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A mechanical model reveals that non-axisymmetric buckling lowers the energy barrier associated with membrane neck constriction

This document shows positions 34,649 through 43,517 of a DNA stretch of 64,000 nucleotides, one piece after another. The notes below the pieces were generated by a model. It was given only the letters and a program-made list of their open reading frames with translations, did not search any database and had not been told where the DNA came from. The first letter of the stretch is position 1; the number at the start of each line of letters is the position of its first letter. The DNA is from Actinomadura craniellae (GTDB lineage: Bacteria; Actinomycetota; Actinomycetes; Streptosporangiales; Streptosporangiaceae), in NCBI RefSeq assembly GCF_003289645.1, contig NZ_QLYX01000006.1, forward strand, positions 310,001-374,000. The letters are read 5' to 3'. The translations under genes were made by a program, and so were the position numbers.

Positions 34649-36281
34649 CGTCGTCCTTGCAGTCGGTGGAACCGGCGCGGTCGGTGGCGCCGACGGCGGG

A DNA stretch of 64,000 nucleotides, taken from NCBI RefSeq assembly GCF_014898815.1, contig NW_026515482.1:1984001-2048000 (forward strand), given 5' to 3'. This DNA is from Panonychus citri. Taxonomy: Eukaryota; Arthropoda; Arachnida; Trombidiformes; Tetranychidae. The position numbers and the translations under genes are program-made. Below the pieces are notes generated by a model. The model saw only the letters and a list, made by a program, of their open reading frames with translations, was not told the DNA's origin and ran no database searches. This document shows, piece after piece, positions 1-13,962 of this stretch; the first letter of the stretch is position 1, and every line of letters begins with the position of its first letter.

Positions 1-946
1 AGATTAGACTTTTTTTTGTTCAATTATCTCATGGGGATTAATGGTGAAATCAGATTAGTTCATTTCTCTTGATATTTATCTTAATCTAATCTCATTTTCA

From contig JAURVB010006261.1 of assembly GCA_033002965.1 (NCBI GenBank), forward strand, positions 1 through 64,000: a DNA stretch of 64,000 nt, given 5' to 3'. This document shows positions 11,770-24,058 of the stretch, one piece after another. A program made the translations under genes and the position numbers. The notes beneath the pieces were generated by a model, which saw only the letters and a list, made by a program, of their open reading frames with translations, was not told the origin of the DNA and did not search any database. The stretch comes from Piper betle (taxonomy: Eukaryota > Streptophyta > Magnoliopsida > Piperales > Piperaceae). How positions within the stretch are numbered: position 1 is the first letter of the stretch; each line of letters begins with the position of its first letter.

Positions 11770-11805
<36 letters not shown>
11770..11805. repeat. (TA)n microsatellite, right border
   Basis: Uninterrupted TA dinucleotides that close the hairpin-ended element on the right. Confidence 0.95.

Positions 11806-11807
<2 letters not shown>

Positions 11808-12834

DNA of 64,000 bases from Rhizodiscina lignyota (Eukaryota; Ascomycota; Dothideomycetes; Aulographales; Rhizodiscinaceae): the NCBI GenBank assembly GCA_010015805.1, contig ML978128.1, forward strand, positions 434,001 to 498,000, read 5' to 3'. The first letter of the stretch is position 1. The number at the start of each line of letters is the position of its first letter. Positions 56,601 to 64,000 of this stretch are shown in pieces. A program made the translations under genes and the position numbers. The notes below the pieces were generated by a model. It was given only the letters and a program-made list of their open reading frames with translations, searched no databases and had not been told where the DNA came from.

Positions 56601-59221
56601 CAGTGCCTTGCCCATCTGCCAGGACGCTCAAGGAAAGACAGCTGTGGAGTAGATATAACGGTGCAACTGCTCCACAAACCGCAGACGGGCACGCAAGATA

Membrane neck formation is essential for scission, which, as recent experiments on tubules have demonstrated, can be location dependent. The diversity of biological machinery that can constrict a neck such as dynamin, actin, ESCRTs and BAR proteins, and the range of forces and deflection over which they operate, suggest that the constriction process is functionally mechanical and robust to changes in biological environment. In this study, we used a mechanical model of the lipid bilayer to systematically investigate the influence of location, symmetry constraints, and helical forces on membrane neck constriction. Simulations from our model demonstrated that the energy barriers associated with constriction of a membrane neck are location-dependent. Importantly, if symmetry restrictions are relaxed, then the energy barrier for constriction is dramatically lowered and the membrane buckles at lower values of forcing parameters. Our simulations also show that constriction due to helical proteins further reduces the energy barrier for neck formation compared to cylindrical proteins. These studies establish that despite different molecular mechanisms of neck formation in cells, the mechanics of constriction naturally leads to a loss of symmetry that can lower the energy barrier to constriction. Significance statement Membrane tubule constriction is a critical step of cellular membrane trafficking processes and is thought to be mechanically regulated. Mechanical modeling techniques employing the Helfrich Hamiltonian and axisymmetric continuum frameworks have previously described energy barriers to constriction as a function of location along a 26 membrane tubule. Recent advances in numerical modeling using spline basis functions (Isogeometric Analysis) enable us to conduct our analyses of membrane mechanics in a generalized 3D framework. Here, we implement a novel 3D Isogeometric Analysis framework and juxtapose it against an axisymmetric model to study the influence of location, symmetry constraints and helical collars on the constriction pathway. We show that an unsymmetric, “crushed soda can” neck consistently displays a lower energy barrier than a symmetric neck.
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